6. Michelle @ The Parent Vortex   TheParentVortex

    My neighbourhood is extremely NIP-friendly, and sometimes I forget that women in other parts of the world (especially the US) find it much more uncomfortable to NIP. It’s absolutely true that the more women nurse in public the more normal it will be – it’s happened in my community and it can happen elsewhere too!

  7. I love the list of tips there at the end… I think looking confident and smiling at others who look at you really diffuses anything that might happen. They either smile back, or they look away and continue walking.

    I am glad there are other moms out there who understand why it needs to be talked about and normalized… I think many “mainstream” moms have the “just go and do it, and stop talking to me about it.” It is unfortunate that we have to talk and try to normalize it, but that is where we are. And it doesn’t make us “obsessive,” as some people say… we just want to help it to be normalized. One day, we won’t even have to hear the word “lactivist,” because we won’t need them once breastfeeding is just seen as biologically normal, the standard (at least, I hope that day will come!).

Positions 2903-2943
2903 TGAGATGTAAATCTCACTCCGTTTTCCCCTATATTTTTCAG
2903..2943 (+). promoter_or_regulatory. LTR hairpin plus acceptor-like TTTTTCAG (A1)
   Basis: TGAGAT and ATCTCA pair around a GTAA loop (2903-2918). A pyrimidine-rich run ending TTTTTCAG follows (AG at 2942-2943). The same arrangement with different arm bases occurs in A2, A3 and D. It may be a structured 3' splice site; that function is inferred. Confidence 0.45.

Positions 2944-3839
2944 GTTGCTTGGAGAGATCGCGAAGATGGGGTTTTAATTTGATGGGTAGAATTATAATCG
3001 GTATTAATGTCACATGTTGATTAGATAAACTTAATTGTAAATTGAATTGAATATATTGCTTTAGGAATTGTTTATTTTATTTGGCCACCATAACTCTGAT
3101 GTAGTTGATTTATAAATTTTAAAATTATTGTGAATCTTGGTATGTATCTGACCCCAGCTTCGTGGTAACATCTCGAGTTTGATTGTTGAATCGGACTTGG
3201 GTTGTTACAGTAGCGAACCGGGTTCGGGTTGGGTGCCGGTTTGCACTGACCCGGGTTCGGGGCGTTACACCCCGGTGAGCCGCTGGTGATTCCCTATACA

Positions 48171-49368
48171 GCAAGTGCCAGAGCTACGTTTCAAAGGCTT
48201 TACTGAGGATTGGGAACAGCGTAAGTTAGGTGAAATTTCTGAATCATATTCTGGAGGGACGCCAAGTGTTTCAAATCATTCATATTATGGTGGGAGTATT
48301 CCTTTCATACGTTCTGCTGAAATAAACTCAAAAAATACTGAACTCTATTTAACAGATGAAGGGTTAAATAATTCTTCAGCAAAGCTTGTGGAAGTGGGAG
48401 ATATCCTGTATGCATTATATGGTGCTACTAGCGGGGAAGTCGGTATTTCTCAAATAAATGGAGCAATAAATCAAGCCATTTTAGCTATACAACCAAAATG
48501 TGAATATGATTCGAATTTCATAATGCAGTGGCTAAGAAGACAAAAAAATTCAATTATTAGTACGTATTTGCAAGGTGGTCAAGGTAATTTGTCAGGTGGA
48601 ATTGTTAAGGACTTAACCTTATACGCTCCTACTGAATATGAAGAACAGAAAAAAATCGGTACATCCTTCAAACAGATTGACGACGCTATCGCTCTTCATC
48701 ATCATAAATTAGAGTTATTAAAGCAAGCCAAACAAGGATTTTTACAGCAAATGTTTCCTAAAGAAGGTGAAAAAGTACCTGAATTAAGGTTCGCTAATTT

8. RedPowerLady

    Great post. I agree that it needs to be normalized. I wish it just “were” but right now it isn’t so we need to make it that way.

    To answer your question.
    What I do is NIP proudly. Last week I NIP’d during a cake walk, lol. I also talk about BF comfortably around my family who needs BF education and my nieces and nephews (other side of family) so they can see it as normal. In addition I hand out copies to “the womanly art of breastfeeding” to all my acquaintances who are preggo. If they don’t want it I tell them to just pass it along. It has a nice section on NIP.

  9. Darcel   mahoganywaymama

    This is a great Carnival. I can’t wait to read the other posts. Also love the pic of your friend with her other children.

  10. Melodie   bfmom

    Nursing in public is all about normalizing it for me. If my seeing me with my breastfeeding my child can change the mind of a mother or future mother to nip, then I have done my job.

  11. Maman A Droit   MamanADroit

    I hate that it’s seen as a deviant behavior, like my cousin who formula-feeds is doing things “right” and I’m doing things “wrong”. That’s the message I got at our last family holiday. My plan is just to keep breastfeeding proudly, and act like it’s the norm. I am buying my pregnant sister-in-law a copy of “The Womanly Art of Breastfeeding” and I keep sending my mom links to cute nursing clothes on sale so she can buy them for my sis-in-law (my mom didn’t know nursing clothes existed until I told her a few months ago!!)